Channel 10 Watchdog Calls Urgent Meeting After Recent Resignations

Head of Channel 10's news division and other senior figures quit in the wake of apology made by the channel for its critical profile of U.S. billionaire.

The Second Television and Radio Authority, which oversees Channel 10 television, has called an urgent meeting for this afternoon to discuss the recent resignations of a number of senior employees. The head of Channel 10's news division and other senior figures at the station quit recently in the wake of an apology made by the channel for its critical profile of a U.S. billionaire who is known to be close to Prime Minister Benjamin Netanyahu and other prominent Israelis.

During last Friday's airing of "Hashavua," the weekly news magazine that in January produced and broadcast the offending segment on gaming magnate Sheldon Adelson, anchor Guy Zohar resigned on air after an announcer read the station's apology. Zohar's resignation over the apology was preceded by those of the head of the news division, Reudor Benziman, and "Hashavua" editor Ruth Yuval.

Guy Zohar - 12092011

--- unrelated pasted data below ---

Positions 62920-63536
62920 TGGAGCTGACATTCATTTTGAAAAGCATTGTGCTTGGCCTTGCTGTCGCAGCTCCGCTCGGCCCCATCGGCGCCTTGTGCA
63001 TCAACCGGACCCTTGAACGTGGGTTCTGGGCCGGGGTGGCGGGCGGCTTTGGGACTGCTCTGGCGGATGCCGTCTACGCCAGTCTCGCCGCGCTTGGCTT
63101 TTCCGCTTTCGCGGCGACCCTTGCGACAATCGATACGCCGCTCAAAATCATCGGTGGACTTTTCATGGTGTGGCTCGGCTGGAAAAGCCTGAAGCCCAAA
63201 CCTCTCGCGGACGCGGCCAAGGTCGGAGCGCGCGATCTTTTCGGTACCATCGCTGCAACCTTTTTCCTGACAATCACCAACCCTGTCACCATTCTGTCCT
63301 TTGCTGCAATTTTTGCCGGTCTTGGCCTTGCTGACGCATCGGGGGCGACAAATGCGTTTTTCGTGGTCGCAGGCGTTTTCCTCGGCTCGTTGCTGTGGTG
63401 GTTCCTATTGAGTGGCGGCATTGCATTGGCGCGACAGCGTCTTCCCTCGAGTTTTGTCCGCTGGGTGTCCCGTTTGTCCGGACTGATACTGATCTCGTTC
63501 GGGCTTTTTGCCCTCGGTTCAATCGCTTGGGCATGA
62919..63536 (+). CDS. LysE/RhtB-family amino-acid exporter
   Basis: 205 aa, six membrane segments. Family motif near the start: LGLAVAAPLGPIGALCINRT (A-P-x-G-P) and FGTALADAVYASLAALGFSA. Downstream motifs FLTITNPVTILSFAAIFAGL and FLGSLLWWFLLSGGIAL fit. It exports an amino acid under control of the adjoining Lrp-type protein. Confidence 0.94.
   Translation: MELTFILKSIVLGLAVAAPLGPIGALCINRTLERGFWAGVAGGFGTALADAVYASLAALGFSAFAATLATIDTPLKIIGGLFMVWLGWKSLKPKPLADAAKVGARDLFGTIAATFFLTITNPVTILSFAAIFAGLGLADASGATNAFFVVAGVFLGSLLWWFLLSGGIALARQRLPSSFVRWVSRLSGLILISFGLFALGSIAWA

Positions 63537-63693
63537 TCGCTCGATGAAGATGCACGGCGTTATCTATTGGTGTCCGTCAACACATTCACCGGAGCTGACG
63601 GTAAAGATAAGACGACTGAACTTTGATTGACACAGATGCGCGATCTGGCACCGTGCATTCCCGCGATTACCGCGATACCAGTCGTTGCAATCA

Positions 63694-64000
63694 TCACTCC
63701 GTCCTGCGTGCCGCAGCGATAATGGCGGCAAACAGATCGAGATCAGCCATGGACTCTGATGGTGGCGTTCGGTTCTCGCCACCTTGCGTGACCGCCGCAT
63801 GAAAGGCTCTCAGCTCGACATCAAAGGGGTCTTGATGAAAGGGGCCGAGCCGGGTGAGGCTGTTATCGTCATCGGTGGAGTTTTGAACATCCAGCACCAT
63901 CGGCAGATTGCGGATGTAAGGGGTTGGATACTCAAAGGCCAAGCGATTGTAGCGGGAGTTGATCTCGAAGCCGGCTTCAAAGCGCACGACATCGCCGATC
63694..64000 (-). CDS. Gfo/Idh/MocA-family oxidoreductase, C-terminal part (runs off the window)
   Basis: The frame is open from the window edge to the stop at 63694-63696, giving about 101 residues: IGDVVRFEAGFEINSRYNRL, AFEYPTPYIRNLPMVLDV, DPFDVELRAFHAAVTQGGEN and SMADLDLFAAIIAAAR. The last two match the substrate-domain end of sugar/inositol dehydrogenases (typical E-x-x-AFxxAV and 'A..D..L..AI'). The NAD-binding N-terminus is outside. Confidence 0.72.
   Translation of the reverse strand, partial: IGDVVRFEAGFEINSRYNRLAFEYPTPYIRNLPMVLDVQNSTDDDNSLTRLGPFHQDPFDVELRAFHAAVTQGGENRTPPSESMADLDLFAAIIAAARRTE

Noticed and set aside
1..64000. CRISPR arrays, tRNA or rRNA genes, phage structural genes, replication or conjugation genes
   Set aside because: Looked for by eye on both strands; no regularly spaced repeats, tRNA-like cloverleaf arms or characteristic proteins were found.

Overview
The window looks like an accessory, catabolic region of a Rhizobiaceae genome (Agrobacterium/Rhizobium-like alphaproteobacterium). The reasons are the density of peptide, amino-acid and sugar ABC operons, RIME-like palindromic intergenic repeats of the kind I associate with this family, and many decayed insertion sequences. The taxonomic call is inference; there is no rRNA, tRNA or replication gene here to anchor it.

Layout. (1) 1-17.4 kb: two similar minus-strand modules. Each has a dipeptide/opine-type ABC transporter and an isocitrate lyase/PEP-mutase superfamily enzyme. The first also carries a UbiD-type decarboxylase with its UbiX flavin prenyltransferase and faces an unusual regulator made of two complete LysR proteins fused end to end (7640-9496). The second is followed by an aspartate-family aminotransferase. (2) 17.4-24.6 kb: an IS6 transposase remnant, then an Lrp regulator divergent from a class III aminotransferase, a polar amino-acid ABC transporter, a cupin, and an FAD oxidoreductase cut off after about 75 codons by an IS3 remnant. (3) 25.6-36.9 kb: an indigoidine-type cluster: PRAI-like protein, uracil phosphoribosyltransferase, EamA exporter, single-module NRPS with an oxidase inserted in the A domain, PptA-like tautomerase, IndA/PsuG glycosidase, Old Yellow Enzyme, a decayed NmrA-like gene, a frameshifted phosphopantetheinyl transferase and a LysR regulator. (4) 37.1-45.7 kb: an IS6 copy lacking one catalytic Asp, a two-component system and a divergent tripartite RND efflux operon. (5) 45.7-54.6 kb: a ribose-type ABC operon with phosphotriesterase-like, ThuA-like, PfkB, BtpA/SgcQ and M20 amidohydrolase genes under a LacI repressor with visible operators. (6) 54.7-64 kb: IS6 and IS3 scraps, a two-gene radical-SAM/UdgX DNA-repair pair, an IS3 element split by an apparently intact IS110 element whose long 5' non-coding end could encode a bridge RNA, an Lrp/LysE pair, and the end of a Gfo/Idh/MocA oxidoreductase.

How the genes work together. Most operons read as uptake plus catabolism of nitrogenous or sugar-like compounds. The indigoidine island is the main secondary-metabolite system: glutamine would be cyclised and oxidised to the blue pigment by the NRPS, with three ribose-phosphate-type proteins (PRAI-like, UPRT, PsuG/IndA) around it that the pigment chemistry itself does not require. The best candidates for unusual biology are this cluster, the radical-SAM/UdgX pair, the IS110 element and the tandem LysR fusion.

Channel 10 chairman Yossi Maiman, CEO Yossi Warshavski, news division chairman Yoram Schechter and Benziman have been invited to attend Monday's meeting, which, the authority said in a statement, was to be a "broad hearing" whose purpose was "to examine the chain of events and their circumstances" as well as to evaluate "whether, God forbid, the independence of the news division was compromised."

On Sunday meanwhile, the news division of rival commercial station Channel 2 took the unusual step of issuing a public statement in support of "our colleagues in the news division of Channel 10" that praised "the professionalism, integrity and activity as a communications medium whose existence is important to Israel democracy."

Adelson demanded an apology after the profile was aired, contending that it falsely claimed that he owed a former employee $400,000 and that his Las Vegas gaming license was obtained through inappropriate political ties.